But as it now stands, Candide must be labored over and made more palatable for the general play-goer, otherwise this business venture in the realm of art will surely fail. Its story line must be clarified so that the various parts will fit and harmonize and pull together; the jumps in time and space are nothing when compared with the 7-league leaps in the focus of ideas. . .
Esteemed theater critic Walter Kerr did not mince words when expressing his decidedly poor opinion of the original production of Candide. The article ended with the phrase "pessimism is the order of the evening." The review appeared in the New York Herald Tribune on December 3, 1956.
Three of the most talented people our theater possesses--Lillian Hellman, Leonard Bernstein, Tyrone Guthrie--have joined hands to transform Voltaire's Candide into a really spectacular disaster.
Who is mostly responsible for the great ghostly wreck that sails like a Flying Dutchman across the fogbound stage of the Martin Beck? That would be hard to say, the honors are so evenly distributed.
. . . Satire, as I understand it, is a matter of humor--partly of good humor, partly of snappish wit. Miss Hellman's attack on it is academic, blunt and barefaced.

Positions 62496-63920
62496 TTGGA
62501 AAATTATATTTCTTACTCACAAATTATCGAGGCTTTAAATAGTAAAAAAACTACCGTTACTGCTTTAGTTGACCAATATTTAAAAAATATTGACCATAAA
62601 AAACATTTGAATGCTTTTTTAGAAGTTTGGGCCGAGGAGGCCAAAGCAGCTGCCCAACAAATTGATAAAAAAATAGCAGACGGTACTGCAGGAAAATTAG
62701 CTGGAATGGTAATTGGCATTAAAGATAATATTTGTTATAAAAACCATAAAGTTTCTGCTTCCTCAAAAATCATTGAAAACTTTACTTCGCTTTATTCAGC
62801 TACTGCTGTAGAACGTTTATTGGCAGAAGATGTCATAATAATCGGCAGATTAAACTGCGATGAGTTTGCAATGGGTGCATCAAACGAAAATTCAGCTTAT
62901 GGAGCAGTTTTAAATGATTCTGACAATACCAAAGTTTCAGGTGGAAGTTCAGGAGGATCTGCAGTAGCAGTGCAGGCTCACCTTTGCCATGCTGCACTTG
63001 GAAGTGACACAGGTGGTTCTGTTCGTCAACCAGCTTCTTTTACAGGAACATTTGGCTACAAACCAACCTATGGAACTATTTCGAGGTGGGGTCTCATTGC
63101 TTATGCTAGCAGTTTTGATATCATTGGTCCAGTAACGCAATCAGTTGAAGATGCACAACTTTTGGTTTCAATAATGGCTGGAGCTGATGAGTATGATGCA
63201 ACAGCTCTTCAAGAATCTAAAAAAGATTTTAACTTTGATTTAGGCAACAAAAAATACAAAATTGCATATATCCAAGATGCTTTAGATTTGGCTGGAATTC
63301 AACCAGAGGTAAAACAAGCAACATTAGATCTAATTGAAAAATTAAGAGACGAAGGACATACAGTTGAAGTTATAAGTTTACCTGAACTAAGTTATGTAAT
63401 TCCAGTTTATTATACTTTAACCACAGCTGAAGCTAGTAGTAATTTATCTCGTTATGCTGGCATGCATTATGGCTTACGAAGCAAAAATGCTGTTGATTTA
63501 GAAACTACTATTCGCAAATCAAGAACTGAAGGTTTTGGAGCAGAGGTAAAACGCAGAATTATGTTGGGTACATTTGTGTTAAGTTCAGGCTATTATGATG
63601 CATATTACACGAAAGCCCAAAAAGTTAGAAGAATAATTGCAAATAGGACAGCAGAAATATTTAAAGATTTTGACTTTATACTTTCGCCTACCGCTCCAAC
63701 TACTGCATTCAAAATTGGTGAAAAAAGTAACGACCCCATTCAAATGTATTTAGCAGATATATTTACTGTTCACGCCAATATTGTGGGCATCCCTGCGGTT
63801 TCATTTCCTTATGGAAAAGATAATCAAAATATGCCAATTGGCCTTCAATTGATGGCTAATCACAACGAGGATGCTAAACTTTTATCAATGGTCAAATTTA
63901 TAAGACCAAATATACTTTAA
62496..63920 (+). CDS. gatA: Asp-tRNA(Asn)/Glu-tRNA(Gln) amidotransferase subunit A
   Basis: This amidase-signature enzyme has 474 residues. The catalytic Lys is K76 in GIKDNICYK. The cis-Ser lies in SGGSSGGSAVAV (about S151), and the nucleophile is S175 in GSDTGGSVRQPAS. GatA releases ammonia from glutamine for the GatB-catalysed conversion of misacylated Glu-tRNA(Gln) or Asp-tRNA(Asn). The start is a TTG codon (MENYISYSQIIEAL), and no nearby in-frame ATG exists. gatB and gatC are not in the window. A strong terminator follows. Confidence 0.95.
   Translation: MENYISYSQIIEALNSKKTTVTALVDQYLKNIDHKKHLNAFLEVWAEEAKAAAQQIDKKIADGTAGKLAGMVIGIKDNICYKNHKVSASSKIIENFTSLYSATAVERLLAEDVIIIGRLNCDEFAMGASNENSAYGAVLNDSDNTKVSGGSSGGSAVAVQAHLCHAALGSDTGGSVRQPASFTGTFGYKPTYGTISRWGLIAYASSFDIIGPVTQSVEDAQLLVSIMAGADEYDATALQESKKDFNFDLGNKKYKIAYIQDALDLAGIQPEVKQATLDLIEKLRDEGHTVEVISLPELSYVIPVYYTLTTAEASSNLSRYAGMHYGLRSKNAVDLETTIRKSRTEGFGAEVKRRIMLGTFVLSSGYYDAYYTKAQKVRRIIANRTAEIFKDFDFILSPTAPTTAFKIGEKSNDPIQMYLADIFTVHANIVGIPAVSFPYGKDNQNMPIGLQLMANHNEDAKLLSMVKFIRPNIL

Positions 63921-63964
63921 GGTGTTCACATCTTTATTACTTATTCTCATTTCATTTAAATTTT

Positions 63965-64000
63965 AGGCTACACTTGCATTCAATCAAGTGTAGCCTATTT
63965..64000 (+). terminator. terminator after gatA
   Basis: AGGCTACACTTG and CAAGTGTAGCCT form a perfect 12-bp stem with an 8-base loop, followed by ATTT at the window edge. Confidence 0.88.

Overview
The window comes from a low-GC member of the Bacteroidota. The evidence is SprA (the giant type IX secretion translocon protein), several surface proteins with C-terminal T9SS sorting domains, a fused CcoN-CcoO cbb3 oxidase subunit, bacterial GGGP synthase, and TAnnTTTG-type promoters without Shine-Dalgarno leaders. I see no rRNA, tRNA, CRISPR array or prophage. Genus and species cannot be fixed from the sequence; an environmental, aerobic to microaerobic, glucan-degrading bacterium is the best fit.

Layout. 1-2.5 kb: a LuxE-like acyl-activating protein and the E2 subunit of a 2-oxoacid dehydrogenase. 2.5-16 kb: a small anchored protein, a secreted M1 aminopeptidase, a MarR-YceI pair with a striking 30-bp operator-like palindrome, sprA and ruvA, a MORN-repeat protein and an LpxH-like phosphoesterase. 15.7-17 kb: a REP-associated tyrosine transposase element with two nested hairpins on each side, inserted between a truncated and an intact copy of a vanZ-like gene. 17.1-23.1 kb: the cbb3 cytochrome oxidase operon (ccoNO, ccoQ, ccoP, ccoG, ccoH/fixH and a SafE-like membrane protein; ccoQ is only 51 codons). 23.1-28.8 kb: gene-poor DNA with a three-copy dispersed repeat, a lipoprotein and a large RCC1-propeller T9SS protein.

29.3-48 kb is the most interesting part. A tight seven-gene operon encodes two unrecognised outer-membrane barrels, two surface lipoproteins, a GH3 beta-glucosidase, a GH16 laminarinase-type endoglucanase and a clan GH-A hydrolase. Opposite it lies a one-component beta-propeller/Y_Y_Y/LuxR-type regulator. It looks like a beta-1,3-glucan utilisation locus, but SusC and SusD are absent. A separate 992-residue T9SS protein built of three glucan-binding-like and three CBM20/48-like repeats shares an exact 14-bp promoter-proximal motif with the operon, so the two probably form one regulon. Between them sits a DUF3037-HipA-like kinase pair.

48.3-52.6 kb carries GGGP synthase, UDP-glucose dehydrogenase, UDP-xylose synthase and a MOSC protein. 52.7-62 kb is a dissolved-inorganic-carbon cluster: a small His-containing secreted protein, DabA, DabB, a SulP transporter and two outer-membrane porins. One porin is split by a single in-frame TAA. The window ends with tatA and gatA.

. . . Irony is thumped out with a crushing hand, nobility is underscored by bewildering tears (Max Adrian as Dr. Pangloss, did really seem to be crying onstage at the opening of Saturday night, for reasons which shall forever remain his secret). Nowhere in all the garlanded banquetry, the wild Parisian waltzing, the South American veranda-lolling, the frenzied double-hanging that winds up a Portuguese bacchanal are we permitted to take a moment's shrewd delight in the sly thrust, the mockery that amuses even as it kills, the tell-tale truth that grins and gleams behind a sombre mask.
. . . Once the air has cleared a bit, I imagine Mr. Bernstein will come off best, if there is a best to be salvaged from this singularly ill-conceived venture. For a great part of the evening Mr. Bernstein is composing trilling little pastiches that are surely meant as wry comments on music, if not manners. . . .
[Copyright 1956, New York Herald Tribune Inc. All rights reserved. Reproduced by permission.]
This article by Don Ross published in the Herald Tribune on November 25, 1956, a week before the show"s opening, featured personal accounts of the collaborative process from Bernstein and Hellman: